Alison Loat

Co-founder

Alison Loat is the co-founder of Samara and was the executive director from 2008-2015. She is also the co-author of the #1 best-selling book Tragedy in the Commons. Samara’s work was used to develop federal legislation on democratic reform, improve politics curricula, the orientation of newly elected MPs and initiatives to improve citizens’ participation in politics. 

Alison is a member of the Premier of Ontario’s Highly Skilled Workforce Expert Panel and is on the board of the Banff Forum. She was also a fellow and instructor at the University of Toronto from 2007-2014 and served as the past president of the Canadian Club of Toronto, a director of the Toronto Community Foundation and a member of the Harvard Kennedy School’s Alumni Board.

Alison received several awards for her public service leadership, including the Queen’s Gold and Diamond Jubilee Medals. She is a World Economic Forum Young Global Leader, where she co-leads a disability rights initiative, and was named one of the WXN 100 Most Powerful Women in Canada. She has degrees from Queen’s University (BAH) and the Harvard Kennedy School (MPP).

JSB_MichaelMacMillanSamara_20150108_114871-Edit

Michael MacMillan

Co-founder and Chair

In 2007 Michael co-founded Samara Canada which is a charity that is dedicated to reconnecting citizens to politics.

In 2011, Michael co-founded and is CEO of Blue Ant Media, a Canadian-based media company with operations in Canada, USA, New Zealand and the UK.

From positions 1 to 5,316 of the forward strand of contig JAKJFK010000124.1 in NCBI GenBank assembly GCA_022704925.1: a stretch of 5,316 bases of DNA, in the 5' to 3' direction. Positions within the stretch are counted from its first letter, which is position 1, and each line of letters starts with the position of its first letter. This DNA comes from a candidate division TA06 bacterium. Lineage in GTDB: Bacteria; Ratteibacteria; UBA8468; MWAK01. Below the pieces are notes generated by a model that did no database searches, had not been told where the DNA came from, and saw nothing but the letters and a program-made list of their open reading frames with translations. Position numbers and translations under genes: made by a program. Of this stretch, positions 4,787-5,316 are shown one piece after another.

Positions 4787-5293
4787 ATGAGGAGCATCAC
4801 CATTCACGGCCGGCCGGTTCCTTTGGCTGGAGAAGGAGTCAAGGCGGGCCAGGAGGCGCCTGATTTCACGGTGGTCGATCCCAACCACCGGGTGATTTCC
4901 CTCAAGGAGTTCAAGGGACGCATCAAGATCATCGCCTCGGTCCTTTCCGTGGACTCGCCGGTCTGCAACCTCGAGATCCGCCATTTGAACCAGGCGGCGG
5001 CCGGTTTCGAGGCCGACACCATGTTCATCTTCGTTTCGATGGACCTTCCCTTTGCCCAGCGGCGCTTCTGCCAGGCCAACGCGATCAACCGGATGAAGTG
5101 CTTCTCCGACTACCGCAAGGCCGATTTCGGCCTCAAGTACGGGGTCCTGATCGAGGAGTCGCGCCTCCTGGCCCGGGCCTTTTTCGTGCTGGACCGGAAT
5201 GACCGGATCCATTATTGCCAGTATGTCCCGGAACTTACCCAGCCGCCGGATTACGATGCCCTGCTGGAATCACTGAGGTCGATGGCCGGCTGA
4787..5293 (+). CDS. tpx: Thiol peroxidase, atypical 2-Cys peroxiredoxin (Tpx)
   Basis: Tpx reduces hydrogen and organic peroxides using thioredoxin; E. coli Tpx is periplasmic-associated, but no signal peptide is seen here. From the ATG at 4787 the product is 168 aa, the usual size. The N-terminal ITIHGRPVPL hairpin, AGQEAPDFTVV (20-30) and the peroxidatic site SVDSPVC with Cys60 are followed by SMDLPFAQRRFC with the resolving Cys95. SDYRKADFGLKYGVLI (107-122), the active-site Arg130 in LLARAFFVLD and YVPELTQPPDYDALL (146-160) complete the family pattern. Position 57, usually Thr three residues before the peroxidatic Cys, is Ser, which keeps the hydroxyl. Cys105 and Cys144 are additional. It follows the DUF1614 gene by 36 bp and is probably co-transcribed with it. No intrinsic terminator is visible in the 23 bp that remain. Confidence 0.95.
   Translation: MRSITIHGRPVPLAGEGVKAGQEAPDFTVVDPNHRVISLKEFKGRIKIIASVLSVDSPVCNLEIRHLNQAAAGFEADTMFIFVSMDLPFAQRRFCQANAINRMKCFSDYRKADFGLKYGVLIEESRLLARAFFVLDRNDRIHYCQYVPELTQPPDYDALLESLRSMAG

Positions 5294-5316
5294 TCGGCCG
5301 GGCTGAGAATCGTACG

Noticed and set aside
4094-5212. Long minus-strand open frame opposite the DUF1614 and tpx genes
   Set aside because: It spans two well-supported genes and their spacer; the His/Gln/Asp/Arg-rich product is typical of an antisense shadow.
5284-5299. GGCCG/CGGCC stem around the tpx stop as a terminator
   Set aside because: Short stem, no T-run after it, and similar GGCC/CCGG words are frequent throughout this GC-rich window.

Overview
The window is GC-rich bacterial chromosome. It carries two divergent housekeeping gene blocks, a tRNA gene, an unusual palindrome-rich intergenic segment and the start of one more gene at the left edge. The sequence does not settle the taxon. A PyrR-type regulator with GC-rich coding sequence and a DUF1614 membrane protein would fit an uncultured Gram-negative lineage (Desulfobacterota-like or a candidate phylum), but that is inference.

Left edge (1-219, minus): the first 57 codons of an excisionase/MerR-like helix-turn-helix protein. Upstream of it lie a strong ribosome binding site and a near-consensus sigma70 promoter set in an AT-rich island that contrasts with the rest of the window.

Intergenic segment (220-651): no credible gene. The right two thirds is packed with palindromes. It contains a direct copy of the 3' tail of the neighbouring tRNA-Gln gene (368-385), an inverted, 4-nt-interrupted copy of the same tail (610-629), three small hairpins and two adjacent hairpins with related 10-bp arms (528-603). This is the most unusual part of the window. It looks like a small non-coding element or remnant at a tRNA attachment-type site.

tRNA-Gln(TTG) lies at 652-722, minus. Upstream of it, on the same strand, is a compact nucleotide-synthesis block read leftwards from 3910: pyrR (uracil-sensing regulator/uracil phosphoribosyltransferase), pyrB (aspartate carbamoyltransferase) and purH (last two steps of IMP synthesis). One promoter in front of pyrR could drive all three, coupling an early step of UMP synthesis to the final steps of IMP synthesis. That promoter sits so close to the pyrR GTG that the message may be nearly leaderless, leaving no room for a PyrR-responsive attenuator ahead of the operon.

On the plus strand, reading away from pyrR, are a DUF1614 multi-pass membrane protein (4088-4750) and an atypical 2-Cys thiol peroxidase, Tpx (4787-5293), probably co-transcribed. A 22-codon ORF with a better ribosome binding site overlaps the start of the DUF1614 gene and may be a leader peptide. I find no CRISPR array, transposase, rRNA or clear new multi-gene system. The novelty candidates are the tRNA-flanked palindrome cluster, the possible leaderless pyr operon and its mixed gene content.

In 1978, Michael MacMillan co-founded Atlantis Films Limited with fellow Queen’s grads Seaton McLean and Janice Platt. He was Chairman and CEO of Atlantis (which later became Alliance Atlantis) for almost 30 years.

Michael is also the co-owner of Closson Chase Vineyard and Winery in Prince Edward County, Ontario.

A member of the Order of Canada, Michael has volunteered with numerous community and industry organizations over many years, and is currently involved with Open Roof Films, Human Rights Watch, Civix, and Community Food Centres Canada, amongst other organizations. He is a Senior Fellow at Massey College and co-author of the book Tragedy in the Commons.

  • Saturday, March 24, 2018

    March for Our Lives

    Today, thousands of students are expected to join March for Our Lives in Washington, D.C. to end gun violence. The students of Stoneman Douglas are demonstrating they are ready and capable to work the levers of modern democracy. Youth in Canada should have the same opportunity to be heard by politicians.
  • Wednesday, February 28, 2018

    #SamaraChat XIV Recap

    Following our latest research on the state of incivility in the House of Commons, last week Samara took to Twitter to ask Canadians what they thought about the culture of parliamentary debate and decorum in our fourteenth #SamaraChat.
  • Thursday, February 01, 2018

    Learning to Code for Democracy

    Guest blogger Robert Furtado explores how improving Canadians’ digital literacy, especially in coding and digital media, could help democratize knowledge and skills that are currently reserved to a small elite.